The 14 men and nine women named this year include the novelist Junot Diaz (author of “The Brief Wondrous Life of Oscar Wao,” the 2008 Pulitzer Prize winner for fiction); marine ecologist Nancy Rabalais of Louisiana; Boston pediatric neurosurgeon Benjamin Warf; mathematician Maria Chudnovsky of Columbia University; neurobiologist Elissa Hallem of UCLA; and Benoit Rolland, a stringed-instrument bow maker in Boston.
The 2012 class also includes another Washington writer, Dinaw Mengestu, a Georgetown University graduate who is now a professor there. Mengestu, 34, is the author of two novels that explore the lives and memories of African immigrants. He has also reported on Africa for magazines such as Harper’s and Rolling Stone.
Finkel, a veteran Post reporter who is now the newspaper’s national enterprise editor, is the author of “The Good Soldiers,” an acclaimed 2009 book that followed a U.S. Army infantry battalion that went into Iraq as part of the American troop “surge” in 2007. He spent eight months embedded with the unit to produce the book along with articles for The Post.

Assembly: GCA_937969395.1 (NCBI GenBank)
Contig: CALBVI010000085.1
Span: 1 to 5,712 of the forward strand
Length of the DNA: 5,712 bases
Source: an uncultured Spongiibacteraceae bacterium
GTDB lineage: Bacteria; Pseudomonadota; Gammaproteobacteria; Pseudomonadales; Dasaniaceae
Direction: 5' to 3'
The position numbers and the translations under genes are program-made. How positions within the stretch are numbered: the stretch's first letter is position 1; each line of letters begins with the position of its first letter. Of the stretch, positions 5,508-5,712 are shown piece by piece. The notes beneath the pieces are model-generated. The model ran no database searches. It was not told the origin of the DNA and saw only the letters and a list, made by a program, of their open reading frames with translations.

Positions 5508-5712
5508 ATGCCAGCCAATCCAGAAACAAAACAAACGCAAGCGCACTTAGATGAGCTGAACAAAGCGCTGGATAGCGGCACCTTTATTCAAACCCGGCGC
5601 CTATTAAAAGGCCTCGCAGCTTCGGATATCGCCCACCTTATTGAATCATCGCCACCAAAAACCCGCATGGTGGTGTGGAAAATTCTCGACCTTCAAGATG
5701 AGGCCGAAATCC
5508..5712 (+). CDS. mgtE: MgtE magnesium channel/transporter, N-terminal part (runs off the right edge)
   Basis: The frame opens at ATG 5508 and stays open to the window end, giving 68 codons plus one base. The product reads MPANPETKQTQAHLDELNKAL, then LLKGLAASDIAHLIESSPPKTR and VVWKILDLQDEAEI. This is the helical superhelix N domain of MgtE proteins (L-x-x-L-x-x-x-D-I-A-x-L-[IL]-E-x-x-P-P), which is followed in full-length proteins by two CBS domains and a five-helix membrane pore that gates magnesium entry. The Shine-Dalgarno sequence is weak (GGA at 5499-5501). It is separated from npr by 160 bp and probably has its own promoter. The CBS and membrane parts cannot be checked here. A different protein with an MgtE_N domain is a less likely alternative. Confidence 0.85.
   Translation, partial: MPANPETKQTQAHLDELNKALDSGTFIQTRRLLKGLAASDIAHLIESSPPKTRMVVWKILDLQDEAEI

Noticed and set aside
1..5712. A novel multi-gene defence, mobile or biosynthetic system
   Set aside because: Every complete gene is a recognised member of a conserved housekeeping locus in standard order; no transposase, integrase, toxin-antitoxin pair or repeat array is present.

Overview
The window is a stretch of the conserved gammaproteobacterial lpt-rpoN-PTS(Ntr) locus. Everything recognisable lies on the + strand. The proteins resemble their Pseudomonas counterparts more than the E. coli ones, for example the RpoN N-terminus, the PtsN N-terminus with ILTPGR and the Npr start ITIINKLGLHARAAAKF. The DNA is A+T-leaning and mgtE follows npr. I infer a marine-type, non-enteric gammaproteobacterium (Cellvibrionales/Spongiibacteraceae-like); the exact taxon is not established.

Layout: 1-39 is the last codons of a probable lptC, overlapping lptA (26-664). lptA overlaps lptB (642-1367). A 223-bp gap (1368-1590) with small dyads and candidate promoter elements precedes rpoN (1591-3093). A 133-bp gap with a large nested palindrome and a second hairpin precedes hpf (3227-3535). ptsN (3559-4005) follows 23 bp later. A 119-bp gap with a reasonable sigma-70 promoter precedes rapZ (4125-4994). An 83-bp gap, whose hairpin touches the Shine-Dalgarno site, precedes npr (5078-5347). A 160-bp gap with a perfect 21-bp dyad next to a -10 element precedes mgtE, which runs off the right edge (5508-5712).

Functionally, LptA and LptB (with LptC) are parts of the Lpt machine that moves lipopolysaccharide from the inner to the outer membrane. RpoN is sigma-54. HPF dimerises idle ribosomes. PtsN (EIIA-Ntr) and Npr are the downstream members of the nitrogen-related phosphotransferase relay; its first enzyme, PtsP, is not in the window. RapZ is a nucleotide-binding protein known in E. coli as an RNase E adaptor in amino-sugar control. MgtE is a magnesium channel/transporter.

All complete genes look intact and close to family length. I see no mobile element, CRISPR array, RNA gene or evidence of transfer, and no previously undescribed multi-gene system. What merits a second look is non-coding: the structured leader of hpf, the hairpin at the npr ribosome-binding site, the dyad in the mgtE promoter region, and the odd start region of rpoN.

“I’m happy, I’m flattered and I’m pretty surprised,” Finkel said. “It’s not something you ever expect.”
In fact, when the MacArthur selection committee called him early one morning to give him the news, Finkel said he thought it was a storm-window installer calling to say he’d be late for an appointment. He was so disbelieving that he declined to return a follow-up call to the committee. “I thought the whole thing was a hoax,” he said.
Finkel already is among the most decorated journalists in the nation. He won a Pulitzer Prize for explanatory journalism in 2006 for a three-part series in The Post that followed a U.S.-funded program to promote democracy in Yemen. He had been a Pulitzer finalist on three previous occasions for explanatory and feature writing.
His work is typically the product of months of grueling reporting from remote and harsh locales — Kosovo, Iraq, Yemen, Central and South America and parts of the United States.
“He has lived and breathed ‘for’ the story of the Iraq war for five years,” said Post reporter Anne Hull, a fellow Pulitzer Prize winner and multiple Pulitzer finalist. “That’s a long time to stay inside such a painful story. Year after year, he has buried himself in the reporting and writing, with a fury that goes beyond dedication. As a friend, you can tell the story is always with him and the toll it has taken on him.”